Fraud allegations and China are seemingly inseparable. Tianhe Chemicals, an industrial group that listed in Hong Kong less than three months ago, is under fire from a group alleging it cooked its books. This challenges not just the company’s integrity, but investors’ belief that when big names have pored over an initial public offering, they don’t have to.

from Breakingviews:

Six steps to Alibaba’s twelve-figure valuation

By Peter Thal Larsen 

The author is a Reuters Breakingviews columnist. The opinions expressed are his own.

How do you value a tech company? What about a dominant, fast-growing, profitable tech company with no peers that operates in an opaque economy? Fund managers need to decide as Alibaba kicks off the roadshow for its long-awaited initial public offering. Breakingviews offers a six-step guide to sizing up China’s biggest e-commerce group.

from Breakingviews:

Democracy snub leaves Hong Kong only bad choices

By Peter Thal Larsen

The author is a Reuters Breakingviews columnist. The opinions expressed are his own.

Hong Kong’s narrowing options over future leadership elections could have broad repercussions. Voters in the former colony face only bad choices after Beijing proposed a tightly controlled system for choosing its chief executive. The decision escalates the risk of a showdown with protestors. It also suggests China’s leaders care ever less about the rest of the world’s opinion.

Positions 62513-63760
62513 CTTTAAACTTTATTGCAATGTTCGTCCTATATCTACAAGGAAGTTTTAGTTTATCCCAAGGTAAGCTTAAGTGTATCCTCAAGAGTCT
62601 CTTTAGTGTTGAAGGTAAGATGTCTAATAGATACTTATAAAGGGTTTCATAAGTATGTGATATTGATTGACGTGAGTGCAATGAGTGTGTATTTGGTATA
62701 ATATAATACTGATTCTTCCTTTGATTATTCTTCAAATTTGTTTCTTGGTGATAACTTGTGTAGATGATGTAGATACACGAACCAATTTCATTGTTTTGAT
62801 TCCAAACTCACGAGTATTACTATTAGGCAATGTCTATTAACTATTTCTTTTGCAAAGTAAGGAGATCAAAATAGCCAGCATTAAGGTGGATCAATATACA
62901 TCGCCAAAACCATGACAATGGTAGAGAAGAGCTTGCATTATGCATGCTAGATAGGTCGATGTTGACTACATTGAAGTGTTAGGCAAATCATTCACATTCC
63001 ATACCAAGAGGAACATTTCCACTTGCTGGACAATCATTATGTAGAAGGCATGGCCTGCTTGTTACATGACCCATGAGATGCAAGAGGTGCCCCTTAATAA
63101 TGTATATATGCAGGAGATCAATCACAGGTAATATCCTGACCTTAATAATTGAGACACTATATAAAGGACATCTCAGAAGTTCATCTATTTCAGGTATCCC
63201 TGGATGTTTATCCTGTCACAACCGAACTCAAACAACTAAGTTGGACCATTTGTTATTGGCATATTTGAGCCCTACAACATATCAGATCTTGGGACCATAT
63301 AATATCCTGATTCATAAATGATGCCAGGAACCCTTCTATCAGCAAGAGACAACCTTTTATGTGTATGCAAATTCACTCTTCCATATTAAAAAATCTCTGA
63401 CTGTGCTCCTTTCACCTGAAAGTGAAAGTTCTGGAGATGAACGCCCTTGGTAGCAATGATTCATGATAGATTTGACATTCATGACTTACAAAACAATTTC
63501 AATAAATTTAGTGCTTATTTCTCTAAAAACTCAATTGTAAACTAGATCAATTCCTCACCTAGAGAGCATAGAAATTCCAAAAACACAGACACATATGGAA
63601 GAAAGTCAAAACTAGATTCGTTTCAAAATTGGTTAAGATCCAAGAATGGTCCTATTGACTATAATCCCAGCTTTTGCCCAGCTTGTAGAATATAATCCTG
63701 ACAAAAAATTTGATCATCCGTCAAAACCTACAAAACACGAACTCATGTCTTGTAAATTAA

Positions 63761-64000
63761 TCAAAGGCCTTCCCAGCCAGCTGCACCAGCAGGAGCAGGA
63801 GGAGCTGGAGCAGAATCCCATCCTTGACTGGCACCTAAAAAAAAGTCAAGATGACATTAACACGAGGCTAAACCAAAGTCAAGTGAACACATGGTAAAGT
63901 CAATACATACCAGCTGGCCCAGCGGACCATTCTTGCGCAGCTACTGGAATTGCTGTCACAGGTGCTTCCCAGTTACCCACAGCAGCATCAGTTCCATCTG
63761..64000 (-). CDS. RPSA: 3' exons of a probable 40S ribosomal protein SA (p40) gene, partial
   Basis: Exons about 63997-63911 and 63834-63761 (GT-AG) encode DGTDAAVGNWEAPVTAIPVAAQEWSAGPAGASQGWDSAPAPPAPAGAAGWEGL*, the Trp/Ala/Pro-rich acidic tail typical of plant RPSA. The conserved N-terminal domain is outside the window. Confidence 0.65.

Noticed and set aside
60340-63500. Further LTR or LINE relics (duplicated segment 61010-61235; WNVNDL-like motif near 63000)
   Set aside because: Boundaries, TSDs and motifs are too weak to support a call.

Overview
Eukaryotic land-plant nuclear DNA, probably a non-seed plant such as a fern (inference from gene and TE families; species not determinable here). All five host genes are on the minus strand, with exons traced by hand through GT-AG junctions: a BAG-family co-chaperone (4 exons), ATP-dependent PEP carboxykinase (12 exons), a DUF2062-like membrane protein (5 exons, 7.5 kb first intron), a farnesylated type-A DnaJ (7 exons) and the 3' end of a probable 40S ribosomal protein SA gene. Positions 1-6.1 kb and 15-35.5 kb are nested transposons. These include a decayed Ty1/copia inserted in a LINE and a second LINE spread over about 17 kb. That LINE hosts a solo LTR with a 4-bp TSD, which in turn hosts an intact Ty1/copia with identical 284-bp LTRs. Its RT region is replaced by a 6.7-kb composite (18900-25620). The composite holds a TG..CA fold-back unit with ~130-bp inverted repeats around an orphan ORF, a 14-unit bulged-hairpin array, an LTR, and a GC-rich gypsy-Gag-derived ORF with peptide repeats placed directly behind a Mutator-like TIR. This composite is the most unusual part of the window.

from Photographers' Blog:

Seven siblings in China

Jinhua, China

By William Hong

Even after I set out to visit his family, the story of Yang Hongnian and his seven children sounded unbelievable to me. As I stood in front of his makeshift house, which is just 20 meters square, I still wasn’t sure it could be true.

Yang Hongnian and Le Huimin's children drink outside their house in Jinhua, Zhejiang province, August 7, 2014. Migrant worker Yang, 47, his wife Le, and their seven children share a 20-square-metre makeshift  house on the outskirts of Jinhua, and live on around 3000-4000 yuan ($486.8-$649) which Yang earns from working at a construction site. Except for one daughter Le had with her ex-husband, the couple have given birth to six children in 10 years. REUTERS/William Hong (CHINA - Tags: SOCIETY) CHINA OUT. NO COMMERCIAL OR EDITORIAL SALES IN CHINA

The children played around as I waited for Yang to finish work so that he could be interviewed. Eventually, he walked into the dimly lit space with a tired face and a lighted cigarette. The children rushed and surrounded him. Suddenly the already cramped house was completely full.

from Breakingviews:

Asia’s top-down corporate reforms vary in promise

By Una Galani

The author is a Reuters Breakingviews columnist. The opinions expressed are her own.

Asia is in the throes of a top-down corporate reform drive. Newish leaders in China, India, South Korea and Japan are pushing to overhaul the way companies work. Their efforts to increase corporate efficiency are welcome. But investors eyeing better returns will find not all reforms are equal.

from Breakingviews:

China Mobile’s foreign foray risks meagre returns

By Ethan Bilby

The author is a Reuters Breakingviews columnist. The opinions expressed are his own.

China Mobile is using its cash pile to hunt for growth overseas. If past industry experience is any guide, however, returns could be meagre. Many other mobile operators have failed to create value through cross border tie-ups.